As someone who was trained in a province with absolutely zero (natural) seismic activity, I’m just now taking in as much earthquake information as I can. “345 Solved Seismic Design Problems” by Majid Baradar follows that guiding logic. There are better, more up-to-date resources to examine code regulations and design methods than a book published in the mid-90s. However, the development of earthquake theory and the underlying concepts are relevant regardless of the published decade.
“345 Solved Seismic Design Problems” is broken down into five sections.
- Diaphragm Theory
- Details of Structures
- Design Problems
The book is supposed to function as a multiple-choice exam preparation tool (perhaps for the PE or SE exam). I’m not at that point just yet, so I did what every student should do in their learning process — understand the solution before attempting the problem. It’s an inside-out strategy that exposes fundamental concepts. Call it learning efficiency. Section 1 deciphers basic earthquake concepts and is valuable to review for introductory information. Section 2 uses the UBC code provisions. Although there is some common applicability in my jurisdiction, it is ultimately not the governing code. There are some interesting observations and rules-of-thumb within the solutions, though, that can be applied generally in understanding seismic design. Section 3 is a valuable section to review because of the importance of diaphragms in LRFS. Section 4, similar to Section 2, has limited applicability but some fundamentally important observations that do not change based on location. Section 5 is setup with numerical examples. These are the most worthwhile to compute, however, the code provisions may differ depending on your jurisdiction.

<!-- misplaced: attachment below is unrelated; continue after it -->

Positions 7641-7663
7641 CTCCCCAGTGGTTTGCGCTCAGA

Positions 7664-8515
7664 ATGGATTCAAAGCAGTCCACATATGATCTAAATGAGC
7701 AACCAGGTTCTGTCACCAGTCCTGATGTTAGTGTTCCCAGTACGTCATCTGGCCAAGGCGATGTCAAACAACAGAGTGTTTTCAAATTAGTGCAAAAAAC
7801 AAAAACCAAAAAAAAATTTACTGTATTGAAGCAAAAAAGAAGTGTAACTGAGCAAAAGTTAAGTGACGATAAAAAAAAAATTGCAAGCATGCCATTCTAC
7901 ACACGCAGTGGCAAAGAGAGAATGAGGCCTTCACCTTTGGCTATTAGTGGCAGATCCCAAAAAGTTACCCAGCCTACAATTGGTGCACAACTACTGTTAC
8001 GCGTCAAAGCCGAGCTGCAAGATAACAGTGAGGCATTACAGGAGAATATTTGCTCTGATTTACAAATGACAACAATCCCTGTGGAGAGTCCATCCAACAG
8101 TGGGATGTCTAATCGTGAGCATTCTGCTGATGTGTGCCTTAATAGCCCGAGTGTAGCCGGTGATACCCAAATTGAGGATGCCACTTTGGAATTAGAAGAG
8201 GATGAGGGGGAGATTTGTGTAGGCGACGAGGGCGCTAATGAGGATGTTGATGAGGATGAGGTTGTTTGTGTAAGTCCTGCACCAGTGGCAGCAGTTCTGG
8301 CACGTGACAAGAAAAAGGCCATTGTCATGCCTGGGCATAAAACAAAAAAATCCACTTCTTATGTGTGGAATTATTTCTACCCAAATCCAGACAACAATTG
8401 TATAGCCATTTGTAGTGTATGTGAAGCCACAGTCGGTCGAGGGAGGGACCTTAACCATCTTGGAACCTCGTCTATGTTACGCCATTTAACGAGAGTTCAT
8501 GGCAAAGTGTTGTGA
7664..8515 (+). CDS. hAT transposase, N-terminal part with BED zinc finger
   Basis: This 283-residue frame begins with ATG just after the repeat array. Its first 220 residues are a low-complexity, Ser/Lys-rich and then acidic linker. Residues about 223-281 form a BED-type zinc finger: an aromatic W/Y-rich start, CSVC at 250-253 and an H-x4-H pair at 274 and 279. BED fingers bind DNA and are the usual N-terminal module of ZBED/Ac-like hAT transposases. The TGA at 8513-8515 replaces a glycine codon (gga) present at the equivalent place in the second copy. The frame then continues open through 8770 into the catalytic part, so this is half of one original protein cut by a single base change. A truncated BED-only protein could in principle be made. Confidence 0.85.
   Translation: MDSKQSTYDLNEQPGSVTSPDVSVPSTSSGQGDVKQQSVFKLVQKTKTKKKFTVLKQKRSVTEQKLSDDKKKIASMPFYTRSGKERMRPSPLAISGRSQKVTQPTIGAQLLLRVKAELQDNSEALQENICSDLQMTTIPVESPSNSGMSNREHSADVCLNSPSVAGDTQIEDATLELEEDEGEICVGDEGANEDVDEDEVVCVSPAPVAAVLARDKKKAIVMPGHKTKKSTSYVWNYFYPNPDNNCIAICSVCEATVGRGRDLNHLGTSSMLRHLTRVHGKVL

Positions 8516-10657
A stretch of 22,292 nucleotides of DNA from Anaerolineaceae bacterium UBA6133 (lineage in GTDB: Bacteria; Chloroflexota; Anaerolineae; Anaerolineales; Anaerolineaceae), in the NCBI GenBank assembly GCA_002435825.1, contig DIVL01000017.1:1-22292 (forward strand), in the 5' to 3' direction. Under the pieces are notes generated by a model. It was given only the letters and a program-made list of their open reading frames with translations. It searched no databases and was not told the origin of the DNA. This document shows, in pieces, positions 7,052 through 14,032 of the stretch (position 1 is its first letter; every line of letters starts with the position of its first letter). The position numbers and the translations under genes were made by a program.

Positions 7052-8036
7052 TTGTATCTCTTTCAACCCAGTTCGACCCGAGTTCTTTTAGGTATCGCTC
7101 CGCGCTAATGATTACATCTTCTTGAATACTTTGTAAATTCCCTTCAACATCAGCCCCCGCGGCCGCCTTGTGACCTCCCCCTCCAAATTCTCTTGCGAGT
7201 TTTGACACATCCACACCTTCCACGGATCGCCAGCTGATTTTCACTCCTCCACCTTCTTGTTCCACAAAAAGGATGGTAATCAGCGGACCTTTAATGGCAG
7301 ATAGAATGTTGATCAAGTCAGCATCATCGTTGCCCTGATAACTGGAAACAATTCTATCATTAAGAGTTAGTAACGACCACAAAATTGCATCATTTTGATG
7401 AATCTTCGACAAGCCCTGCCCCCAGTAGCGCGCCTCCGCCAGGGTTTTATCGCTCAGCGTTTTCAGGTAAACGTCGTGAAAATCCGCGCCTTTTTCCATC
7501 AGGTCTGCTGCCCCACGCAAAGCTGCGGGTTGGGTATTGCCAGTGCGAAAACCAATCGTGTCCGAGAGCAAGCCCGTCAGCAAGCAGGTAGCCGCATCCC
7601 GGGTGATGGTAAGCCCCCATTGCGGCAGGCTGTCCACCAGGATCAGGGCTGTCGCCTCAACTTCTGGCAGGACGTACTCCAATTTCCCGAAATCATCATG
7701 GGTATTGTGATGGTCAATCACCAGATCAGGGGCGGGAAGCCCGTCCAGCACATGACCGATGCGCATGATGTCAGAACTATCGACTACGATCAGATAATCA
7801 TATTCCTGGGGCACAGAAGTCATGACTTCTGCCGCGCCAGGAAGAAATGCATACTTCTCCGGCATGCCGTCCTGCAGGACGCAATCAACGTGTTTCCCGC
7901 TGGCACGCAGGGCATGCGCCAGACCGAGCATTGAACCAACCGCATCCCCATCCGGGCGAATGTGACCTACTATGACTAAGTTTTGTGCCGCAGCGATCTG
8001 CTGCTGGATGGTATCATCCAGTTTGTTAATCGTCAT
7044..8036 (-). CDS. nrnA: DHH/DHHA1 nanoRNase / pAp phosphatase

I got what I needed out of this book and will likely return at some point to complete the book’s questions. Thanks again to the VPL for saving me buckets of cash and giving me boundless resources to enrich my knowledge. Here are some [NOTES].